Tourneygeek grows in a haphazard fashion. For me, that’s what makes it fun to write – I can speculate when I’m feeling speculative, analyze when I’m feeling analytical, draw new brackets when I’m feeling (slightly) artistic, or add new features to my tournament simulator when I’m feeling geeky. But readers can be forgiven for not sharing … Continue reading “A Guide to Tourneygeek”
Tourneygeek grows in a haphazard fashion. For me, that’s what makes it fun to write – I can speculate when I’m feeling speculative, analyze when I’m feeling analytical, draw new brackets when I’m feeling (slightly) artistic, or add new features to my tournament simulator when I’m feeling geeky.
But readers can be forgiven for not sharing my mood of the moment. So in this post, I try explain how the various threads – theory, practice, individual games, resources, and geekery – have developed, and show how to follow the main themes from post to post.
Continue reading “A Guide to Tourneygeek”
A reader asked for advice about how to run a league for Padel – a racquet sport that’s somewhat akin to tennis or squash. He expects to have about 30 teams, and wants to play the league in three months, at one match per week for each player.
First, a side observation about the request. I find that I’m more likely to be asked about games and sports I haven’t heard of than about the ones that I’m already familiar with. Perhaps that’s because the well-established sports also have established traditions for how their tourneys are run. It’s the new sports, or at least the less common ones, for which organizers seek the help of the likes of tourneygeek. And so it’s these less common sports that are likely to generate interesting new ideas about how tourneys should be run.
The reader suggested a creative format: Start with a group stage, with groups of four. Then use the group stage to seed a double-elimination bracket thus: group winners go to round 2 of the upper bracket; group runners-up go to round 1 of the upper bracket; third-place teams go to round 2 of the lower bracket; and fourth-place teams go to round 1 of the lower bracket. Will this work? Is there a better way?
Continue reading “A Padel League”
It is time, finally, to venture with gun and camera into the heart of darkness – making Swiss pairings. As our trusty native guide, we’ll use Bwana USCF – Chapter 2 of the USCF Official Rules of Chess (7th edition). Chess players have been running Swiss tournaments for years, so darkest Switzerland holds no terror for Bwana USCF. Still, we must be alert to the possibility the Bwana USCF will try to lead us into occult rituals peculiar to the needs of Chess.
Continue reading “Into Darkest Switzerland”
There was one eye-catching feature of the small backgammon tourney we discussed yesterday. That was that it included only a partial last chance. Why would anyone run a partial last chance? Presumably, it’s because there isn’t enough time to run a full one. Let’s take a closer look at that issue.
Continue reading “Last Chance for Some”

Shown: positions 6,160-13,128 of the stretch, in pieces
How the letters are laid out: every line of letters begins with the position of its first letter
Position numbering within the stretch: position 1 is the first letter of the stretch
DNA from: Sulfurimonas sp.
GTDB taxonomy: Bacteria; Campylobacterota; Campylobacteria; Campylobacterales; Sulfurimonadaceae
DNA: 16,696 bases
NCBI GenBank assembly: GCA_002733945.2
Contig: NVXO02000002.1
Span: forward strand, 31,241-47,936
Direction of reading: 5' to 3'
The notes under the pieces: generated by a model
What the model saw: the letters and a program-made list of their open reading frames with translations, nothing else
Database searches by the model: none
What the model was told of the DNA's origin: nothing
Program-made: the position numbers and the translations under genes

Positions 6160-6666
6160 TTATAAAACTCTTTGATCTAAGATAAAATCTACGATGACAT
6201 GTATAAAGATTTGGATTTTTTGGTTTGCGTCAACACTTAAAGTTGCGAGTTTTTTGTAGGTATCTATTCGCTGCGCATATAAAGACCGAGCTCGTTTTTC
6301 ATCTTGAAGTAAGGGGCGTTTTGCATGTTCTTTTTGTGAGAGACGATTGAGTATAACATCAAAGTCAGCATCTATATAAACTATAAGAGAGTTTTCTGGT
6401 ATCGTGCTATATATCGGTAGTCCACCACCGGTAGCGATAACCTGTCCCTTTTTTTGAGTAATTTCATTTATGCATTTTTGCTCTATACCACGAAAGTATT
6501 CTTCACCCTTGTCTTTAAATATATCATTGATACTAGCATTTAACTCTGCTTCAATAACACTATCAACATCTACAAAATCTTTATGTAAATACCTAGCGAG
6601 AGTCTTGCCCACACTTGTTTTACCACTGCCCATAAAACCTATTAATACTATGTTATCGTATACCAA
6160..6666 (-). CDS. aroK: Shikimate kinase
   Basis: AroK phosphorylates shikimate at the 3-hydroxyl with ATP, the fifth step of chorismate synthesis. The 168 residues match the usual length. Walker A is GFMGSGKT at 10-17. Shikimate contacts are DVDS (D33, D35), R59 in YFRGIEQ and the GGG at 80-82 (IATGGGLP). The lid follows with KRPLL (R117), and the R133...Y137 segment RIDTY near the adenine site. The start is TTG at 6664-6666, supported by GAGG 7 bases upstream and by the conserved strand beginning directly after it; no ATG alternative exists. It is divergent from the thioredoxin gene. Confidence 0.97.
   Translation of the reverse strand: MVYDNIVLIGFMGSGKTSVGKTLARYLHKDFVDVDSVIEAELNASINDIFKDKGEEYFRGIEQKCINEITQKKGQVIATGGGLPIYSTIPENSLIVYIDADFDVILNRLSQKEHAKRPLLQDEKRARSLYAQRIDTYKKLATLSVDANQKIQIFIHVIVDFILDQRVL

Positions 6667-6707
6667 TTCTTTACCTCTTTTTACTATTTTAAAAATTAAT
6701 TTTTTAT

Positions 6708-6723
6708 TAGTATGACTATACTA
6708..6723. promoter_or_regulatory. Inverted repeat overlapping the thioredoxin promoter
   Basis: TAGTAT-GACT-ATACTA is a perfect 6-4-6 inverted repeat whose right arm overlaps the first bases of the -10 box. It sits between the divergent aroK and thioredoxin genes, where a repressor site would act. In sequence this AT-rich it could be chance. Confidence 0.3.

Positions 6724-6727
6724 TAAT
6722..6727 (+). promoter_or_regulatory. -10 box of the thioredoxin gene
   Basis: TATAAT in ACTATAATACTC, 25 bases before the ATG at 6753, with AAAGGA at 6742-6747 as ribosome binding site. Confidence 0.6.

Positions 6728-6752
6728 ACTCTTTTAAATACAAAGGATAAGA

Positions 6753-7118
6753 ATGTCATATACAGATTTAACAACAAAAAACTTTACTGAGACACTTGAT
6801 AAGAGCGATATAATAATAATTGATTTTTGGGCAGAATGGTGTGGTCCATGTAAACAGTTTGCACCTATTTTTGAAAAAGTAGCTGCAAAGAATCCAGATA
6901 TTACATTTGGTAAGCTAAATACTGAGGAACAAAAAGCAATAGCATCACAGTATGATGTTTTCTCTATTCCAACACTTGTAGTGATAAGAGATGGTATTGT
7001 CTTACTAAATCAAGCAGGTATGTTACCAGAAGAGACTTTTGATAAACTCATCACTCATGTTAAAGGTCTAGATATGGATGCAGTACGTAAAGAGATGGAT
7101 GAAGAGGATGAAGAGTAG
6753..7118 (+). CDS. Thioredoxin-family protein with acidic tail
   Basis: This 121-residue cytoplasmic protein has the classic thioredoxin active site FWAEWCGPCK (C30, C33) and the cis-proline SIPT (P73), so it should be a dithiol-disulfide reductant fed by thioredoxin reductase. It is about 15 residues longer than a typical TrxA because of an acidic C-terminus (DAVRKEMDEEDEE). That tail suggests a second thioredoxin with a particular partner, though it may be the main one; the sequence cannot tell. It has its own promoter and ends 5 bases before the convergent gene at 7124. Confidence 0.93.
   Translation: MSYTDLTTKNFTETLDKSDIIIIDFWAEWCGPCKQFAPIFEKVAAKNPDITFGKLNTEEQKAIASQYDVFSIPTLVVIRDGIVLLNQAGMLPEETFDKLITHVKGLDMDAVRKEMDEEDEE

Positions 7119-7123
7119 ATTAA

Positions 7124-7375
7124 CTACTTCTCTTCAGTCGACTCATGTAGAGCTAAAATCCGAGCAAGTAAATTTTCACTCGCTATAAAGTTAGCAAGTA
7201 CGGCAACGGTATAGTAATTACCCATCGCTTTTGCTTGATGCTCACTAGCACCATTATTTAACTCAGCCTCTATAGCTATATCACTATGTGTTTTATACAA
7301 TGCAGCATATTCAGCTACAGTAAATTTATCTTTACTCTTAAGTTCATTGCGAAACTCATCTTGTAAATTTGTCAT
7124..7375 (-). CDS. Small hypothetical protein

Before discussing the ways that the Swiss system might be adapted to run small backgammon tournaments, let me show why I think something along these lines is needed by discussing the current practice for many such tournaments.
Continue reading “Why We Need the Swiss”
The Official Rules of Chess discus only two tournament types: the round robin, and the Swiss system. Why is it that the round robin is so popular, and why is it used so rarely for other kinds of tourney?
The Swiss is sort of an elimination tourney in which no one ever gets eliminated. For the second round, first-round winners play other first-round winners and losers play losers. In subsequent rounds, players are grouped by won/loss record, with, for example, players with two wins and two losses facing each other in the fifth round.
The Swiss system makes sense whenever the limiting factor is the number of rounds to be played. With a bit enough room and lots of chess sets, there’s no reason why some players should have to drop out of the tourney early, or to wait around for a match to become available. It would seem a natural choice not just for chess, but for other games like backgammon. Why shouldn’t backgammon players enjoy the same maximum participation that chess players do?
[apologies to Jonathan Steinberg, author of Why Switzerland?, which is the best book I know for understanding Switzerland, the country.]
Continue reading “Why Switzerland?”
The United States Chess Federation’s Official Rules of Chess (7th Edition, 2019) contains unusually detailed and precise rules governing how chess tourneys are to be run. And there is tournament software available that implements these rules.
I’ve been experimenting with one of these software packages to see if it can be adapted to run a backgammon tourney that I’m going to be directing early next year. In doing this, I’ve run across a rule about the distribution of prize funds that I find, frankly, bizarre. Continue reading “Playing Tournament Chess for Money”
The previous post discussed a way in which the game of tennis is broken. The advantage accruing to the server has become so great that it is no longer sensible to play and score tennis in the traditional way.
The response of the tennis establishment has been the invention of a new type of game, the tiebreak, in which the advantages of serving are shared more equally because in a tiebreak both players get a chance to serve. And this solution is probably, now, a permanent part of tennis – it’s hard to imagine going back to the days before the tiebreaker.
There is still a need, however, to address the underlying problem lest the imbalance between serve and return grow so large that all games except the tiebreaks become meaningless. And this should probably be done in a way that requires the smallest possible alteration of the existing rules of tennis.
I have a modest proposal.
Continue reading “A Modest Proposal”